Building your dream home | How to create a design brief

A design brief is a clear description of your full requirements and scope for your design and build project. A design brief is important to ensure that you and your designer are on the same page about what it is you require. It’s the most important aspect in translating your vision of the property you desire into a reality. The process below can assist you to come up with a clear brief.

What is the purpose of the project?

Before we even sit down for a brief, you need to know exactly what it is you need help with. Describe the reason you need design services. Start off with describing if this is a renovation project, a new build, an investment project for commercial use etc. This will give us context.

Who will benefit from the project

Who are you building this for? Is it a multi-residential that you want to rent out to young families? A senior retirement village? An office block? We will need to know as much about the kinds of people who will be using the property, in order to design accordingly. If this is a primary residence for you, we need to know as much about you as possible to have a clear idea of the design problem we need to solve. Start with a few sentences describing your family, including pets, professions, schooling, what makes you special, as well as how you live (i.e. hobbies, how you like to entertain and how often, do you have guests staying with you and do you have any significant equipment to accommodate such as camping equipment, caravans, sports car etc.) This information will be incorporated into a design.

Incorporate a vision board in your design brief

  1. Collect images of all the things you like about the type of home you want to create. I find Pinterest to be the best tool for this because you can create a board for each room in the house, the exterior, the type of interior, and you can easily share your pins with other family members.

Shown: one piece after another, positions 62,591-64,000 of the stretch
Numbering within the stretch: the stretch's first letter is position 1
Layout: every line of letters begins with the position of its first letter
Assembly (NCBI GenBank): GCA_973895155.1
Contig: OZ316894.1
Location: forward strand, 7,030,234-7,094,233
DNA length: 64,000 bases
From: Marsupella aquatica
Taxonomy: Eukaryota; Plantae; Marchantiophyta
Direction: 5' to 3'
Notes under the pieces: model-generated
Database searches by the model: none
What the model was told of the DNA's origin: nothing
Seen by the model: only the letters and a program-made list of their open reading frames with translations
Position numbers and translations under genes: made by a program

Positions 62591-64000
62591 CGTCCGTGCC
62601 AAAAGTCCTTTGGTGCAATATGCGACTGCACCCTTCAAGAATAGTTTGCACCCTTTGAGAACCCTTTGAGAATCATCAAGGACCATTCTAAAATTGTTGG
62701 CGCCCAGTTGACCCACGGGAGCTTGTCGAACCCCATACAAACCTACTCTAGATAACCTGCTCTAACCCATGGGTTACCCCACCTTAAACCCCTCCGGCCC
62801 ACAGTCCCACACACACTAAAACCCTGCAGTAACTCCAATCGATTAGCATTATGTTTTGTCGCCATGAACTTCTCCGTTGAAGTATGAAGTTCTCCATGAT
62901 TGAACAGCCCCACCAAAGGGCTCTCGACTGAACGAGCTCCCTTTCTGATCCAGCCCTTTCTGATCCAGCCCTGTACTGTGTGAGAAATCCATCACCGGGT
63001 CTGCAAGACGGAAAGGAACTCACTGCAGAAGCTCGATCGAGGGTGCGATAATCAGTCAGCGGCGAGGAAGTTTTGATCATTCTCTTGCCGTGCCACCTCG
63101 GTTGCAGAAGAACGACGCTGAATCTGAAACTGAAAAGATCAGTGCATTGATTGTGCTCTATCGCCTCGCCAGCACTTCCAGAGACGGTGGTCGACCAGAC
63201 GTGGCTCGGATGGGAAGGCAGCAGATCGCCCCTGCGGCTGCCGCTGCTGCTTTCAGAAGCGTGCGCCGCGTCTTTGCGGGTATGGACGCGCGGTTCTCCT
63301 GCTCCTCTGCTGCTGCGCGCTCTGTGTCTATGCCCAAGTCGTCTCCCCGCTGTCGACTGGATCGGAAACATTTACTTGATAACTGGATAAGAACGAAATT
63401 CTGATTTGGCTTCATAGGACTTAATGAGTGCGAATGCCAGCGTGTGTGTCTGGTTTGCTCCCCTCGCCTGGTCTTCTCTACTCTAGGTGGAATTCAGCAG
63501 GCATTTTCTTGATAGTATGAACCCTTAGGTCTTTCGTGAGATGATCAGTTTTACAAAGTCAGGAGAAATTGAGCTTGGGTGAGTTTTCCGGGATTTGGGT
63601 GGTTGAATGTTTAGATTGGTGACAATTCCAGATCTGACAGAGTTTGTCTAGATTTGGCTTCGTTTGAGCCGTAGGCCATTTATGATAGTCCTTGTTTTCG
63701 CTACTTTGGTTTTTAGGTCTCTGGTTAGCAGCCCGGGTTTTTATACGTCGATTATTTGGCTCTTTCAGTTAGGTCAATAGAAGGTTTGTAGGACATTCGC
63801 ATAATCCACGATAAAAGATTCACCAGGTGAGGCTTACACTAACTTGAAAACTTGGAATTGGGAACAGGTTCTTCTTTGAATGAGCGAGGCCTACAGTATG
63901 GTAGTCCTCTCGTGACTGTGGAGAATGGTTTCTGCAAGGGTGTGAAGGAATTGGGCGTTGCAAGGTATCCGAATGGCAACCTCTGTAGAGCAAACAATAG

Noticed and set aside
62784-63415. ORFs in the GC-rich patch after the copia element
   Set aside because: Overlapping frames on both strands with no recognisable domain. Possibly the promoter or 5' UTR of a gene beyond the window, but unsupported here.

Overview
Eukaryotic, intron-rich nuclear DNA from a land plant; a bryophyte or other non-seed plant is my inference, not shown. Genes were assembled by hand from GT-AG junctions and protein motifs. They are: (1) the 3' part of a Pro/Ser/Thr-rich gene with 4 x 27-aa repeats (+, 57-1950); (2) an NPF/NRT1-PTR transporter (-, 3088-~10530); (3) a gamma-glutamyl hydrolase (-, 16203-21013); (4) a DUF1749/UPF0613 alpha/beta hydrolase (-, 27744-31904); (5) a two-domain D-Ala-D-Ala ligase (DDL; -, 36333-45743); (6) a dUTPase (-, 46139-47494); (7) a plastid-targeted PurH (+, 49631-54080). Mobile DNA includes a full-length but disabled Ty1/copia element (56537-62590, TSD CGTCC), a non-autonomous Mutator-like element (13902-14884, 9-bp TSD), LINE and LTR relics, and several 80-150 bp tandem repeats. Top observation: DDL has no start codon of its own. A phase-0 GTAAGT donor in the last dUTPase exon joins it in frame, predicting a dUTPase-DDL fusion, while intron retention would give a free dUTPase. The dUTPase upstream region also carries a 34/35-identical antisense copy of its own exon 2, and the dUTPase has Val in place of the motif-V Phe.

2. Take each of the images you have chosen and ask yourself what it is that attracted you to the image. It could be obvious, such as a particular material or shape, or it could be something less tangible, such as a feeling of comfort you get from the image.
  3. Picture yourself living in the room or house in the photo? If so, how does it feel to be there? Ask yourself what it is about that feeling that you want to emulate in your own home. A good architect will be able to capture this feeling and put it into a design. The moment someone walks into your home, they should be able to get that feeling. For example, if you want your home to feel like a Moroccan riad, we will use flat ceilings and rooftop terraces, mosaics etc.
via unsplash

Evaluate your current space

Ask yourself the following questions about your current living situation:

  1. What do you like about where you live and what don’t you like?
  2. Which rooms do you prefer to spend time?
  3. If you could improve just one thing, what would it be?
  4. Watch how people move around in your current living spaces. Can you identify any conflicts that could be avoided in your new home?

This evaluation of your current space will help us identify what functionality needs to be built into the new space.

Create a list of Interior requirements

Start compiling a list of the rooms you hope to include in your new home. There will be plenty of time to downsize if and when it becomes necessary. Remember, your architect’s job is to get you as close to your dream build as possible. If budget is a constraint, we work backwards from the goal until we arrive at an acceptable solution. Don’t start with a budget and then ask what can I get with this amount.  Below is a good list of things to consider:

  • Size and type of garage?
  • Number and type of living areas?
  • Dining area, casual, formal, number of chairs?
  • Describe the type of kitchen you want and specific features?
  • Type of pantry and how you want to use it?
  • Size of laundry and specific requirements?
  • Games room, media room, home theatre?
  • Study, home office, library?
  • Store room, workshop, cellar?
  • Number of bedrooms and sizes?
  • Number of bathrooms and specific features?